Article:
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Prostate. 2014 Feb;74(3):297-305. doi: 10.1002/pros.22750.

Prognostic factors influencing prostate cancer-specific survival in non-castrate patients with metastatic prostate cancer.

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  • 1Department of Radiation Oncology, Ghent University Hospital, Ghent, Belgium.



In non-castrate prostate cancer (PCa), the prognostic value of the number of metastases on prostate cancer-specific survival (PCSS) is not well studied.


We retrospectively analyzed the medical records of 1,206 patients, referred for radiotherapy of the prostate (bed) following diagnosis of PCa. Distant metastases (nodal, skeletal, and/or visceral) developed in 121 patients following curative treatment, of which 80 with complete records were not castrated at time of metastasis. The treatment at time of metastases was androgen deprivation therapy (ADT; n = 22), active surveillance (n = 10) or metastasis-directed therapy (MDT; n = 48). Cox-regression analyses were used to examine the influence of different variables on PCSS.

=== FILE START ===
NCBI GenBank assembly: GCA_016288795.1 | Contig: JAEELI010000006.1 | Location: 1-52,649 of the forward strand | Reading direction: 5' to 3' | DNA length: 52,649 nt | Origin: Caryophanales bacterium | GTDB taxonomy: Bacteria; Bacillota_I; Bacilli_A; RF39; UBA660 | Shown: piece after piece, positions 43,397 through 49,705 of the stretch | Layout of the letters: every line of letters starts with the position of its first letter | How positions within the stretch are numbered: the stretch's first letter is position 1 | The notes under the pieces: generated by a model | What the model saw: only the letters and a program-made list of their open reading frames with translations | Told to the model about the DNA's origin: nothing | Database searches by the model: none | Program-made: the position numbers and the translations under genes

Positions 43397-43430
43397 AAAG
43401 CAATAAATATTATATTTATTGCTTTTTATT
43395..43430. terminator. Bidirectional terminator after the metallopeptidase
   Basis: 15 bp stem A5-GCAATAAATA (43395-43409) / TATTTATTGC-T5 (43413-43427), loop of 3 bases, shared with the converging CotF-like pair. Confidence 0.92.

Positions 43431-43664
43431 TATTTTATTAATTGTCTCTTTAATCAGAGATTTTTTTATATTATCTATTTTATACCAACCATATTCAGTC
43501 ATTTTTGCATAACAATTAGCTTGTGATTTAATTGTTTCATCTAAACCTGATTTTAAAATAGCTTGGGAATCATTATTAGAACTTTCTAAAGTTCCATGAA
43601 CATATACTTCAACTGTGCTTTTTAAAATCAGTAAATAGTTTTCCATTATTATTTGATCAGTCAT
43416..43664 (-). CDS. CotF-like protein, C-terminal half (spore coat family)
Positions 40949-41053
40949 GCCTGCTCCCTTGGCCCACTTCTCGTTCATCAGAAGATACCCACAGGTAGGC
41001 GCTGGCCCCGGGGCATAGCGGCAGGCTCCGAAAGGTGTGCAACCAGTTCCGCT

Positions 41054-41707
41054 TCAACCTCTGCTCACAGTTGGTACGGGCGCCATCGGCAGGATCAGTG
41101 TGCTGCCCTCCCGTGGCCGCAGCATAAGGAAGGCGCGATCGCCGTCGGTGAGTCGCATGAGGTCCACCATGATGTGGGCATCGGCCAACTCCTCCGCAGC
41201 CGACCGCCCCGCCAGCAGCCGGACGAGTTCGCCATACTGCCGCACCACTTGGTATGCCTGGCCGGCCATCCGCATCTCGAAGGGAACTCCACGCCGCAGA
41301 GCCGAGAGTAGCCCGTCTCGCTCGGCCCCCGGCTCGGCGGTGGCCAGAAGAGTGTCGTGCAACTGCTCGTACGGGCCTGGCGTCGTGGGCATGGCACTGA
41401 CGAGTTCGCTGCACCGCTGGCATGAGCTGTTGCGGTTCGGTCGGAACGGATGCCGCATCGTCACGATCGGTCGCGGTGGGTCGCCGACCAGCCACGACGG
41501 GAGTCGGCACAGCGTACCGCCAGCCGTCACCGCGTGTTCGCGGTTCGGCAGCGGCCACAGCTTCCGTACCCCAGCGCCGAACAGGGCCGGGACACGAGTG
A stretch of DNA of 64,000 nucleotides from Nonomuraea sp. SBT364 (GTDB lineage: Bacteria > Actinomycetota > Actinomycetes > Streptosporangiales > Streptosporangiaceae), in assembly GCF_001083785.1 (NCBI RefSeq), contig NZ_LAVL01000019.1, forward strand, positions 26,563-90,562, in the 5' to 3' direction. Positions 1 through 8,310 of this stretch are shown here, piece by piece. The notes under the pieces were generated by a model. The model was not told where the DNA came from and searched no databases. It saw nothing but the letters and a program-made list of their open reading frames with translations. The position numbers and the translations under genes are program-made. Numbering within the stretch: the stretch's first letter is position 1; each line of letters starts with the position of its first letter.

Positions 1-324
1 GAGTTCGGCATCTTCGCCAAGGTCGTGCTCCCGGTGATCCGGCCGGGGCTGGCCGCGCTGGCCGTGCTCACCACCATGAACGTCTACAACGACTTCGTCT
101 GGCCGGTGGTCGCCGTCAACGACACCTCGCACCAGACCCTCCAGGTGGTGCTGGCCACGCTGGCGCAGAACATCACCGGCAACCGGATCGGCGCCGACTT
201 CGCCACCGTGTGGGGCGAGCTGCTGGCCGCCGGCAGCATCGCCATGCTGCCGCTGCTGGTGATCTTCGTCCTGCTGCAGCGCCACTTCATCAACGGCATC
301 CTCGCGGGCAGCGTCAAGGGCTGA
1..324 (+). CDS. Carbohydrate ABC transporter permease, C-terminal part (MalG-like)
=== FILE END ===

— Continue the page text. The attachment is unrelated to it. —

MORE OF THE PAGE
The median follow-up from primary PCa treatment was 6.9 years with a median interval from diagnosis to first metastatic event of 4.1 year (range: 0.2-15 years). The primary site of metastases was limited to lymph nodes (48%), bone (39%), and viscera (1%) or a combination (12%). Median PCSS from diagnosis of noncastrate metastases was 6.6 years (95% confidence interval [CI], 5.6-7.7 years). A longer premetastatic PSA doubling time (DT) (hazard ratio [HR] 0.73; 95% CI: 0.57-0.92), a lower number of metastases at first presentation (HR 1.07; 95% CI: 1.02-1.12) and pattern of metastatic spread (HR 3.6; 95% CI: 1.13-11.8 for extensive vs. minimal) were associated with improved PCSS.


A longer PSA DT, involvement of nodes or axial skeleton and a lower number of metastases are associated with an improved PCSS in non-castrated patients developing metastases.

© 2013 Wiley Periodicals, Inc.


neoplasm metastasis; oligometastases; prostatic neoplasms; stereotactic body radiotherapy

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